• Shared a home with a wonderful woman. We shared food, thoughts, care and concern. A comfortable place to be, and my first home in a long time
  • Learned how emotionally strong I am, and how I deal with stress
  • Learned what my ideal life is like
  • Had a brilliant job, with fantastic colleagues, that was all I could want at that stage of my career
  • Lost 15 kgs, and became stylish, but also wore knee-high stripey socks and fun hats
  • Learned the principles of being an adult, chief that being an adult means realising no-one is going to do that difficult task for you.
  • Was an internet DJ for 18 months and learned that I CAN tell an interesting story
  • Have seen the Cat Empire in concert 6 times, and re-discovered an appreciation of music that I thought I’d lost
  • Have become an excellent intuitive cook, and appreicator of good food
  • Met the man I was supposed to meet, and moved to the UK to be with him

On this day every year I remember, and am thankful for the fact that part of my life fell apart. For the intense phoenix journey that was the following 18 months, and the changeable journey of the last 18 months. And I start to look forward to the next 12-18 months and start to wonder what it might bring.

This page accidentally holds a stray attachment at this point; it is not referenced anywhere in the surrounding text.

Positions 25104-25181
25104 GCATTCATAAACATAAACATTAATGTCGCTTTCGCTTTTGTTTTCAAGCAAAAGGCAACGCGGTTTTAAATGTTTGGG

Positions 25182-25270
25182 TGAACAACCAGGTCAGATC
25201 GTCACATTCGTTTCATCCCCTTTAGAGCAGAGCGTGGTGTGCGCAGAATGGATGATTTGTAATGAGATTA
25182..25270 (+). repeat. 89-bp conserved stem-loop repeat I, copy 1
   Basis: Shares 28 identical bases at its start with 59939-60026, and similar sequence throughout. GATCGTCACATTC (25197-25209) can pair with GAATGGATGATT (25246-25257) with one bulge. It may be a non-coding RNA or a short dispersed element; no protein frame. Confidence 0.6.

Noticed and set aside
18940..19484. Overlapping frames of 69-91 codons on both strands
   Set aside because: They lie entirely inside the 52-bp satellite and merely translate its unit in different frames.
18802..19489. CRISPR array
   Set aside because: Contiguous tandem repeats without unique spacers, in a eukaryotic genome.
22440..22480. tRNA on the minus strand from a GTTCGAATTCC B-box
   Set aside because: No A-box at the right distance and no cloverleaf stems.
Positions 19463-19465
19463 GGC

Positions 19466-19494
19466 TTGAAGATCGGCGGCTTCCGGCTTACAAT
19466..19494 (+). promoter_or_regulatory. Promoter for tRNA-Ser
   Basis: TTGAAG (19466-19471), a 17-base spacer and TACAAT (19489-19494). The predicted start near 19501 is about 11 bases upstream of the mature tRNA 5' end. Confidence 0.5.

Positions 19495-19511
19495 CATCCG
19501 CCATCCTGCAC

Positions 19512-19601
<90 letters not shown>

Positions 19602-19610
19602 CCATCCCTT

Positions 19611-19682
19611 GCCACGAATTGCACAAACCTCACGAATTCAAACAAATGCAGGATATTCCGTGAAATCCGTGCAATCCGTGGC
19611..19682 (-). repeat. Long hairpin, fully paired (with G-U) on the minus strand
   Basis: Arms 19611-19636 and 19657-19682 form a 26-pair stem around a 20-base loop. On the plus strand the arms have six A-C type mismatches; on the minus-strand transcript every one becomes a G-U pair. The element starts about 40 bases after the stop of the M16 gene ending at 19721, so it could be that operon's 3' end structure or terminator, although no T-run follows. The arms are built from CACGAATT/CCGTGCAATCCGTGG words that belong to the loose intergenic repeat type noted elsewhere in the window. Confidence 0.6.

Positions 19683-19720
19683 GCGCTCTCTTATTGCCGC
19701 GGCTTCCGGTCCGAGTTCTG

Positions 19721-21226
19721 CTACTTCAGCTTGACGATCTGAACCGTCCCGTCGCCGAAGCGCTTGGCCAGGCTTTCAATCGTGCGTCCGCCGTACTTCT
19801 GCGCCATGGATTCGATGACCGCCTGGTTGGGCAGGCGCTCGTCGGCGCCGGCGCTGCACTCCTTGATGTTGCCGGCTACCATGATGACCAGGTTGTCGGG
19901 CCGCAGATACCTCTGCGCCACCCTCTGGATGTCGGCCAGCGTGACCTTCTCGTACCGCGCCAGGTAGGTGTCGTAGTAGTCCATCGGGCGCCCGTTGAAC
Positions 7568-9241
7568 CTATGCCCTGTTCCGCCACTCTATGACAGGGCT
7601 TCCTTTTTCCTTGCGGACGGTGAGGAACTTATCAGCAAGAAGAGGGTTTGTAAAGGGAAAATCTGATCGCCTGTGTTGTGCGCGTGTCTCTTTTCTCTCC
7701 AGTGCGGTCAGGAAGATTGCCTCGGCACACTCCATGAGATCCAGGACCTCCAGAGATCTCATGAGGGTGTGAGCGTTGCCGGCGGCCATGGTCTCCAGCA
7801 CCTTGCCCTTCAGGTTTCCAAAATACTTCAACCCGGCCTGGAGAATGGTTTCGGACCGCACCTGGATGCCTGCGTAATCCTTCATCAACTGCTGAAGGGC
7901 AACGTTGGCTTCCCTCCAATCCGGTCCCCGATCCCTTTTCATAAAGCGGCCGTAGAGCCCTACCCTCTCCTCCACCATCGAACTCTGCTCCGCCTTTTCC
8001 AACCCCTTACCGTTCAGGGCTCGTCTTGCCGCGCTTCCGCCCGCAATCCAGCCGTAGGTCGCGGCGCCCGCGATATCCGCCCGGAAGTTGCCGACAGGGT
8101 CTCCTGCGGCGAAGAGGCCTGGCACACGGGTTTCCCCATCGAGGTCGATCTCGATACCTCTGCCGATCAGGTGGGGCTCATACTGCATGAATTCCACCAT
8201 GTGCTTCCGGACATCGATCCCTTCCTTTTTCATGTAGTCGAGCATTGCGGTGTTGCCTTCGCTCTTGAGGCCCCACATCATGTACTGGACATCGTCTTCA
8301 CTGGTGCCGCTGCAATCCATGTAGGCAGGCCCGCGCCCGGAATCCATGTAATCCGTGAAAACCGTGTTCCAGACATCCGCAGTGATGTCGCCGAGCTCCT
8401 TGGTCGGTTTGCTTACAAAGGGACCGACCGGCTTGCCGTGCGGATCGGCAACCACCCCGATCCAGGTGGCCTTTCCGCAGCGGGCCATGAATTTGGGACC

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Yes, apparently it also works the other way around. Or maybe that’s just me. What I realised this week is that I always, always, always need somewhere to call home. It stabilises me, keeps me centred, grounded, happy.

I was very homesick last week. Physically, wistfully homesick. Specifically for a certain house in Newtown, the one I used to live in. The only place I really called home in 10 years of moving through rentals all over the Inner West of Sydney. I remembered its light and airy quality, its smells, its colours, but most importantly the sense of purpose and control I had living in MY HOME (with my fantastically awesome flatmate).

Since then I’ve not lived in my home, always someone else’s. My sister and her fiance wonderfully gave me somewhere to live while I waited for my visa to come through. But, that was her home, and I was an itinerant rellie living out of a suitcase.